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Employee or Faculty Grievance Process (Response 12/21/2020)

Do the new Title IX regulations prohibit institutions of higher education from permitting employees and faculty members to grieve sanctions issued in connection with Title IX matters, through an employee or faculty grievance process, where complainants are not required to be involved and the Title IX procedures do not allow parties to appeal sanctions?

For context, many institutions of higher education have employee grievance processes for challenging disciplinary actions through a multi-step process, that may ultimately lead to the matter being addressed in an external administrative hearing office; faculty discipline is often addressed through a process set forth in faculty by-laws.  In both of those scenarios, any complaining party that may have prompted action being taken against the respondent employee or faculty member, would not be involved in the grievance or bylaw process. Read More...

Question Regarding Athletics (Response 12/21/2020)

The preamble to the regulations seems to indicate that athletics staff would not be able to restrict a player who is a respondent, based on allegations, unless there is an emergency removal or a process that fully complies with 106.45. Is that correct? Does that apply to any restrictions on the student-athlete that would be a penalty? What is the athlete is also charged with collateral misconduct arising from the incident, such as alcohol or drug use. Can the athletics program restrict the athlete for those behaviors but not the 106.30 offenses? Read More...

OCR Issues Q&A On Final Rule (Response 10/29/20)

The Department of Education’s Office for Civil Rights (OCR) has issued a new technical assistance document entitled Questions and Answers Regarding the Department’s Final Title IX Rule to support education institutions with meeting their obligations under the new Rule, which became effective on August 14, 2020.  The content of the document is derived from questions posed to OCR’s Center for Outreach, Prevention, Education, and Nondiscrimination (OPEN Center).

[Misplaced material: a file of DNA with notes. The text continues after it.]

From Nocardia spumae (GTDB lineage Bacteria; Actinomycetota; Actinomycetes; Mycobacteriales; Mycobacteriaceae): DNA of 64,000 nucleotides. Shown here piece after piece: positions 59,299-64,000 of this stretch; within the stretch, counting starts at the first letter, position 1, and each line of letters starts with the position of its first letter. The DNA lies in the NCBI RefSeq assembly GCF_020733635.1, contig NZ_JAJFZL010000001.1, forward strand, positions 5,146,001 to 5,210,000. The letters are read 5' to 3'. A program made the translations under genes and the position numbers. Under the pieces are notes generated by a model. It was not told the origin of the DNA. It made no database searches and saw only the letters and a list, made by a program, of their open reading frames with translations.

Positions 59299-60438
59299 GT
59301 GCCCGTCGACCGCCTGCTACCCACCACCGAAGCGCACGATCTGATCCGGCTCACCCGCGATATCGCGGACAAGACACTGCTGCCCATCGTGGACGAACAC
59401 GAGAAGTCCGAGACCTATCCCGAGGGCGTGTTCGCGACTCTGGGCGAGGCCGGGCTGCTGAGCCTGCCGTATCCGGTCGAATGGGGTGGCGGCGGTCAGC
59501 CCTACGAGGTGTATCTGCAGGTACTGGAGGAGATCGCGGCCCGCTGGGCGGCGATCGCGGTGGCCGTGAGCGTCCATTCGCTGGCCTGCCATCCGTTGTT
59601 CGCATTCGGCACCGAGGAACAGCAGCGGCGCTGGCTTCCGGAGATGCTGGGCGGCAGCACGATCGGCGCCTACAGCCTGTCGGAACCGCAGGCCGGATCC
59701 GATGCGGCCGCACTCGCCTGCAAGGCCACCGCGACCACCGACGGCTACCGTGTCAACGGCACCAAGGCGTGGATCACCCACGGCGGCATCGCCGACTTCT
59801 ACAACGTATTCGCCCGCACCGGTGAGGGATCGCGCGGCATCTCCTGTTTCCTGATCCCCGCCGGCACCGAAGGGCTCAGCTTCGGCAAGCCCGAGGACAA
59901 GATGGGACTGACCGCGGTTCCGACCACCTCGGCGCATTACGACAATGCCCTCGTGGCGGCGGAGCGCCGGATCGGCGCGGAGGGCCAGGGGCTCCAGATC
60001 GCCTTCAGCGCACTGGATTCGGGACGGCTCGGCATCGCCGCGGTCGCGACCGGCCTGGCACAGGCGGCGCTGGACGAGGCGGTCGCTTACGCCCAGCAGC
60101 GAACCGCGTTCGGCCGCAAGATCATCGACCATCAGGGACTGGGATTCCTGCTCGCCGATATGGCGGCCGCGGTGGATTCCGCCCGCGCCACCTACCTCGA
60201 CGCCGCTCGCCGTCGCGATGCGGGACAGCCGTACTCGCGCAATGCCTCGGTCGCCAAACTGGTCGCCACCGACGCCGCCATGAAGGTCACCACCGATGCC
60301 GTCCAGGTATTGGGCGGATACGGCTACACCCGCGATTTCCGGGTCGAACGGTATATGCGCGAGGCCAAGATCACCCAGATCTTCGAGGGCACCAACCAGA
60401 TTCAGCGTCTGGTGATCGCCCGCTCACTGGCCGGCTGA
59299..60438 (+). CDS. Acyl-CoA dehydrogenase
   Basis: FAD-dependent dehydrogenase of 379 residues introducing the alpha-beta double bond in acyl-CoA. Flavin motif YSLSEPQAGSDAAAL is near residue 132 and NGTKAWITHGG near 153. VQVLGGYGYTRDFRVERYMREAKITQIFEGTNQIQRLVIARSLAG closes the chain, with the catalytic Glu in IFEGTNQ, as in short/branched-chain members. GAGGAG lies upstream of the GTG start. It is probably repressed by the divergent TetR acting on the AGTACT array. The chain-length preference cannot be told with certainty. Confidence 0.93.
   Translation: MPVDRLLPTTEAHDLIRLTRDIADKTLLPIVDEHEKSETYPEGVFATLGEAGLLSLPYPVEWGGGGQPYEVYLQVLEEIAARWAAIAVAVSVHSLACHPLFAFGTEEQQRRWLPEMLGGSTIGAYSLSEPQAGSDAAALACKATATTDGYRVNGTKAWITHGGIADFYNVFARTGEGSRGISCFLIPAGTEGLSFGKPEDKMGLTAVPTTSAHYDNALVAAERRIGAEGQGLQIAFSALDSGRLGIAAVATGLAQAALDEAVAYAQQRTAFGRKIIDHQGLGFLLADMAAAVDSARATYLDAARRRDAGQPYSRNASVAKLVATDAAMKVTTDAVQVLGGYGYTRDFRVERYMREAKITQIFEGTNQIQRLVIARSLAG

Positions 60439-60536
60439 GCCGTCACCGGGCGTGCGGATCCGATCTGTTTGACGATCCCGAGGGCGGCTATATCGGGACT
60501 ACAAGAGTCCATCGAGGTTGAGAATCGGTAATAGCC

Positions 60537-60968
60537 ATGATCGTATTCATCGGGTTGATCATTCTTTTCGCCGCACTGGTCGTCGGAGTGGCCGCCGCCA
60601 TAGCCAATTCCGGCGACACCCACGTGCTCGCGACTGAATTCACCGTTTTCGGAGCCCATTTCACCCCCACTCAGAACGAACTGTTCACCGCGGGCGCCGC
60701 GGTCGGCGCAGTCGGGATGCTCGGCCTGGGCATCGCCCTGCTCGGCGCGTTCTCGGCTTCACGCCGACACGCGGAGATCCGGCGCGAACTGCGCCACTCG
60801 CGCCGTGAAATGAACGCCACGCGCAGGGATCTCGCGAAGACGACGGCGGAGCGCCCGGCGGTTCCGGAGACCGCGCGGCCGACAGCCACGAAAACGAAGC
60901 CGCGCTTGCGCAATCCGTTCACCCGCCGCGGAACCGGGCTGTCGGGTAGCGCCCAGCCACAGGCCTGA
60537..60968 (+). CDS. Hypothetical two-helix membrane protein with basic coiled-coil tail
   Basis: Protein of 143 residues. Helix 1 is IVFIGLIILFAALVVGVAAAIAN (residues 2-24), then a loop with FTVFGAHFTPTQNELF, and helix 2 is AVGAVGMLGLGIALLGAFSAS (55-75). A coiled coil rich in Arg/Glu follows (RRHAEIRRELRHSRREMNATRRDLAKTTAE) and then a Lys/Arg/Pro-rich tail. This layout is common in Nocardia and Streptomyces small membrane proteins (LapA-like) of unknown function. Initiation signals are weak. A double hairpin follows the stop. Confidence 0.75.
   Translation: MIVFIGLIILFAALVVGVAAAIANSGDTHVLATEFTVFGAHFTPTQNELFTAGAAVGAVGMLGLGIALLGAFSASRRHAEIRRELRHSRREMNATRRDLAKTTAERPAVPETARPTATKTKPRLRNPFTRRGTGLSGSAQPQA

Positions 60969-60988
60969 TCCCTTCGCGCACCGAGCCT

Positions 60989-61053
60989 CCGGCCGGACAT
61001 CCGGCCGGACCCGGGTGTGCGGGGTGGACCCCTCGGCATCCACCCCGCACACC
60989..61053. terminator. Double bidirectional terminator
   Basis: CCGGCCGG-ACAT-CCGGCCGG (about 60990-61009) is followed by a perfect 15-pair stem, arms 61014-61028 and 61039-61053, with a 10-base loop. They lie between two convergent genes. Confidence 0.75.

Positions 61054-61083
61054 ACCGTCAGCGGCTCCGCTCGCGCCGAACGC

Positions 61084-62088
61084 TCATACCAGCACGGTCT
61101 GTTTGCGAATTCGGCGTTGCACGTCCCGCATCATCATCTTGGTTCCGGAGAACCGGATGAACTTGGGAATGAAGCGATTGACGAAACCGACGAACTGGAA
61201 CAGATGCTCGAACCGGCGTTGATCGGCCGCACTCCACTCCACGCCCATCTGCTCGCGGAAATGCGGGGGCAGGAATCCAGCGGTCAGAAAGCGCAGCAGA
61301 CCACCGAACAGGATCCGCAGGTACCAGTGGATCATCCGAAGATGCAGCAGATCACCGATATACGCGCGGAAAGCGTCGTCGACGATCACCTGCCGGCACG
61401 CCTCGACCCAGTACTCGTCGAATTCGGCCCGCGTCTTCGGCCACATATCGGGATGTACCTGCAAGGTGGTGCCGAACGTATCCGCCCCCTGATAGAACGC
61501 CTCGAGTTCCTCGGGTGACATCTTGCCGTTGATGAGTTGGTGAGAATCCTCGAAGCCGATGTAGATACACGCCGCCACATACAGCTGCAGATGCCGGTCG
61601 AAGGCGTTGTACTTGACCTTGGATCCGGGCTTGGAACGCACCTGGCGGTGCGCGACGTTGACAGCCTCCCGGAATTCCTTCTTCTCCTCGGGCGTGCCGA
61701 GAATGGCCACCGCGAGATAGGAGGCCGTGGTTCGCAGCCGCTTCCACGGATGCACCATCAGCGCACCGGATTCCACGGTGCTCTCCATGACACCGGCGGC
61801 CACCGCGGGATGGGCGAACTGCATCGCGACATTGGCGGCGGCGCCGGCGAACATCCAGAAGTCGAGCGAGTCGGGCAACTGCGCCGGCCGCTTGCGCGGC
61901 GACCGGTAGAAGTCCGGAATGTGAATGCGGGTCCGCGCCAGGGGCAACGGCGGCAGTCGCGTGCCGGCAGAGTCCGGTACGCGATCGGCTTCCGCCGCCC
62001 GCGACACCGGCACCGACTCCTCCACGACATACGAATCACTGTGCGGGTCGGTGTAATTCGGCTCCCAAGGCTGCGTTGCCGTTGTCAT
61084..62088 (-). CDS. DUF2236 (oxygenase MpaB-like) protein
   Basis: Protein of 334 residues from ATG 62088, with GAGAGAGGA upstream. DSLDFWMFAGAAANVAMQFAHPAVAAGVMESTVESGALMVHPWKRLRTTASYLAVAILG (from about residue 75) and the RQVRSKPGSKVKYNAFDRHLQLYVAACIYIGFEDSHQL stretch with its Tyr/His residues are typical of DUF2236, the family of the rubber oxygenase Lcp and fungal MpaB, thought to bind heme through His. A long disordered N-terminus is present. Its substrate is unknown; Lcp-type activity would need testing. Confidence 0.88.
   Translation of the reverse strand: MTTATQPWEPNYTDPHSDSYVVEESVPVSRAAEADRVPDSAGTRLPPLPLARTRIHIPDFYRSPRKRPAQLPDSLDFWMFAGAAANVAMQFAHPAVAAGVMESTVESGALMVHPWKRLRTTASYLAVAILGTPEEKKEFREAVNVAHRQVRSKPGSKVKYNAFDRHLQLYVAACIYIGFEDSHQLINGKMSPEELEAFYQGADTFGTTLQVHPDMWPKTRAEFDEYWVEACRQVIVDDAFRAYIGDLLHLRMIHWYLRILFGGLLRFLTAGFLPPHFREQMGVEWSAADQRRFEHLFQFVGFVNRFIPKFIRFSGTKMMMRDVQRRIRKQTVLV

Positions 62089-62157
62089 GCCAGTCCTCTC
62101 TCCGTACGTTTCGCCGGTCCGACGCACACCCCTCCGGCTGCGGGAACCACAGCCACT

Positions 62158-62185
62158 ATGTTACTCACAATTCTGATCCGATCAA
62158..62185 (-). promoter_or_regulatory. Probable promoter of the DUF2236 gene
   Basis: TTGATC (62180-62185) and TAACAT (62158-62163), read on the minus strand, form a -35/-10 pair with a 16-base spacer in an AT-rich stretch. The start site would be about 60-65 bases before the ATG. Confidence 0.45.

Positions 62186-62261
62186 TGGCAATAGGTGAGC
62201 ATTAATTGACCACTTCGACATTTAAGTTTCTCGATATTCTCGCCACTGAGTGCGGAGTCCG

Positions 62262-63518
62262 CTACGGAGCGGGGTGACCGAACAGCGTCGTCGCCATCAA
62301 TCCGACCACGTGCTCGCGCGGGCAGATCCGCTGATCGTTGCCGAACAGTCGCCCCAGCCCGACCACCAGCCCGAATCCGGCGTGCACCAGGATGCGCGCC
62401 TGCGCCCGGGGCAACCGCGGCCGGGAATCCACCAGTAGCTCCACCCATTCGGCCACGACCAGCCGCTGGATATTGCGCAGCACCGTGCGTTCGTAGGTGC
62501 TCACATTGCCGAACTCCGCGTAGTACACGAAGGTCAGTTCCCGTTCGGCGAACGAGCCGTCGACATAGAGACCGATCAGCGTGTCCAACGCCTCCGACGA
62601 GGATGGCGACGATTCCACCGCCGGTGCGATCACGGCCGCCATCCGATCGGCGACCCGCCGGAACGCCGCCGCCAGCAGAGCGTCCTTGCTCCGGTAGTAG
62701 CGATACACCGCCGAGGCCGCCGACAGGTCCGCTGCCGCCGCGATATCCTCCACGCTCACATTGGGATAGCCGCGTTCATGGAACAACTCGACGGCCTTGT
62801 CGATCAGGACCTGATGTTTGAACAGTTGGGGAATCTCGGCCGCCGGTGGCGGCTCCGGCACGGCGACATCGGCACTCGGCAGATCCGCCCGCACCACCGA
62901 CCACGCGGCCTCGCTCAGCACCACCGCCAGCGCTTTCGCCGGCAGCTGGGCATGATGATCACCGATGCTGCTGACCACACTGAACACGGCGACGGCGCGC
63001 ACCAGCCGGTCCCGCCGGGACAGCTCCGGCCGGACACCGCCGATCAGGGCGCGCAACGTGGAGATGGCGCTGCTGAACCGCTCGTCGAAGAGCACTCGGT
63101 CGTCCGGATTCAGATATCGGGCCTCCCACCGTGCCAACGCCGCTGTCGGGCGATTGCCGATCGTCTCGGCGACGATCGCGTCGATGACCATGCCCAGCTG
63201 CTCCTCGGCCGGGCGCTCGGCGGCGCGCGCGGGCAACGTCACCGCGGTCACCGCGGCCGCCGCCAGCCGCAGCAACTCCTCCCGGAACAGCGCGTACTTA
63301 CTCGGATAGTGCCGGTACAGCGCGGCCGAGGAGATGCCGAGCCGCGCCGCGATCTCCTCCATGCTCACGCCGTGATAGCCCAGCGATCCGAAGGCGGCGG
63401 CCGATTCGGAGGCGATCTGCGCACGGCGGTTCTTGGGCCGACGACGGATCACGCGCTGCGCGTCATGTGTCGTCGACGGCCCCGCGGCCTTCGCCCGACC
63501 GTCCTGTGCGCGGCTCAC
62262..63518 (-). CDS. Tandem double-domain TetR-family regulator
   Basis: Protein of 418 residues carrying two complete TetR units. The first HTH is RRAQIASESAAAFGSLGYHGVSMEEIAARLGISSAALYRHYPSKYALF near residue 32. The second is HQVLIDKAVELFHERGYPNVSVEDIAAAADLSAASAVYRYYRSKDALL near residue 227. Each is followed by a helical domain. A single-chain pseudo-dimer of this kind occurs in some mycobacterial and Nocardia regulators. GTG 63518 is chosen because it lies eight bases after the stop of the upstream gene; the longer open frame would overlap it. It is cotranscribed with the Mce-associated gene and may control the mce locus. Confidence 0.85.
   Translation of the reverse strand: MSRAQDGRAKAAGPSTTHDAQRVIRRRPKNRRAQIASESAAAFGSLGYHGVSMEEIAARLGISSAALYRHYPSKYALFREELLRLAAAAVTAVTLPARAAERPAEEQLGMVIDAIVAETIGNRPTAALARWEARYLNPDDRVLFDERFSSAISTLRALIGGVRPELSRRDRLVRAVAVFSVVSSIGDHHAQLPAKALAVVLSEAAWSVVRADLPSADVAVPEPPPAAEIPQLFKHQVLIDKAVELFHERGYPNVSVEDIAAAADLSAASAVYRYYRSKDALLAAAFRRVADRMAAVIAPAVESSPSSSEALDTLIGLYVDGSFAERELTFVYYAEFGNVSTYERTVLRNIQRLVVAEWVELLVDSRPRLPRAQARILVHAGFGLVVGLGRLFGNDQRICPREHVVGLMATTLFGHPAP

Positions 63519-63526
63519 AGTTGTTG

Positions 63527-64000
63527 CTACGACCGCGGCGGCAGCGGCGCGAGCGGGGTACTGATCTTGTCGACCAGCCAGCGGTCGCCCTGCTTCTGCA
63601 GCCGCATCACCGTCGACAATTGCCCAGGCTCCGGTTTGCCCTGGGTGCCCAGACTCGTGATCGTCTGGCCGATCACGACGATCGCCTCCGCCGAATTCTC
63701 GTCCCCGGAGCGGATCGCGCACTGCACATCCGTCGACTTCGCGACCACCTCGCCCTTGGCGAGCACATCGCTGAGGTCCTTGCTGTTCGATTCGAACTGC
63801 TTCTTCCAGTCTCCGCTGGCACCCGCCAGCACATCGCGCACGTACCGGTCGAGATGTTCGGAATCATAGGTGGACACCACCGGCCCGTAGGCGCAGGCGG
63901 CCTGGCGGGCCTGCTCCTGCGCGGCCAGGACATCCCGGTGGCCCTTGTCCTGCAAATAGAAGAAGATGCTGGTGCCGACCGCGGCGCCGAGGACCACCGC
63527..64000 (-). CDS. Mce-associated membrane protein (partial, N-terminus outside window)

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Question on Appeals (Response 10/29/20)

If an appeal is offered to a respondent for sanctions do we have to offer that same right to the Complainant?

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Offense Definitions (Response 8/13/2020)

This question regards the per se assumption that OCR is making with respect to domestic violence, dating violence, and stalking as forms of sexual harassment. All three of these behaviors, while rare, can have manifestations that are not based on sex. Does OCR still expect all manifestations of these behaviors to be addressed under Title IX even if a particular incident manifestly is not sex-based? Further, is it OCR’s position that grabbing someone on the buttocks, while could be a forcible fondling, is a form of sex discrimination?

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Timing (Response 8/13/2020)

What should recipients do with cases where responsibility has been found already, but the matter is either in the appeals or sanctioning phase and still will be when the regs become effective on August 14th? Are recipients required to roll everything back and hold a 106.45 hearing before they are able to sanction a respondent or can they continue with the current process for cases that have already established a finding?